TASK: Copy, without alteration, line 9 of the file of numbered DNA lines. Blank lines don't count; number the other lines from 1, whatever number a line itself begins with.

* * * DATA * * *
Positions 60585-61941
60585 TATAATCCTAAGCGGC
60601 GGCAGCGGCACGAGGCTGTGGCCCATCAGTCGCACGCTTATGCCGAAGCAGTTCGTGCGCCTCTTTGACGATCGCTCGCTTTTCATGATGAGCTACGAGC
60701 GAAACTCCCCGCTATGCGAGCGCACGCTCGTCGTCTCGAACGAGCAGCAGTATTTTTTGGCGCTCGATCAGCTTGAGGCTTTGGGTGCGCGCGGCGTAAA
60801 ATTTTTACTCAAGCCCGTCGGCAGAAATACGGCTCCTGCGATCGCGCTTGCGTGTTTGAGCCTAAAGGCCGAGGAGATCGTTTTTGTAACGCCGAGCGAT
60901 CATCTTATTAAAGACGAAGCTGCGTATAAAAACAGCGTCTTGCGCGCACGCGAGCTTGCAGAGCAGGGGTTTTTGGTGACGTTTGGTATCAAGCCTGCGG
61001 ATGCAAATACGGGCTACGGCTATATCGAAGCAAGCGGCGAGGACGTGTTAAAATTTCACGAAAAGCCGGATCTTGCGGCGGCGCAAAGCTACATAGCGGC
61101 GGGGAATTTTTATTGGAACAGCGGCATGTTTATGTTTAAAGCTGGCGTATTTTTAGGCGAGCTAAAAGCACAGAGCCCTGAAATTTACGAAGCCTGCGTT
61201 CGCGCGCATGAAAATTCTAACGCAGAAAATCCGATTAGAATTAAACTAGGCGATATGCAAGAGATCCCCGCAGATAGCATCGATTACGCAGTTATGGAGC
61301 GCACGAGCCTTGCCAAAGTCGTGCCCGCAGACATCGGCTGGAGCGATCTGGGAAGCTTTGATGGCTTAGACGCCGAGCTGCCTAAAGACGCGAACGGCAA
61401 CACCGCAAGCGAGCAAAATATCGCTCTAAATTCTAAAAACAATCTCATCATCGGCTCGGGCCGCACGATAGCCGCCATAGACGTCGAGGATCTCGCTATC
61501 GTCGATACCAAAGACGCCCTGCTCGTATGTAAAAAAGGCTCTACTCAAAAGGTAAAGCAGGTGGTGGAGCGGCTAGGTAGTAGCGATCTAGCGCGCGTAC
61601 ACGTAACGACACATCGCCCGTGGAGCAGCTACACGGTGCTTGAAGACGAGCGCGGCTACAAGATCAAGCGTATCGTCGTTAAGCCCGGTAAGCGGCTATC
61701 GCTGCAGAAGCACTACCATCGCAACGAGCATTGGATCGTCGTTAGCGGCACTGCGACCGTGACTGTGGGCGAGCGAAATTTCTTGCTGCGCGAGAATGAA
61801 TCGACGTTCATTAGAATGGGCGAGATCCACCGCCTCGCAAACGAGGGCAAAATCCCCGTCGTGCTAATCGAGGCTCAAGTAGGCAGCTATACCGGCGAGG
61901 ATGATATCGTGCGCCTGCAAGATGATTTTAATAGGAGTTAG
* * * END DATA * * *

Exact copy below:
61201 CGCGCGCATGAAAATTCTAACGCAGAAAATCCGATTAGAATTAAACTAGGCGATATGCAAGAGATCCCCGCAGATAGCATCGATTACGCAGTTATGGAGC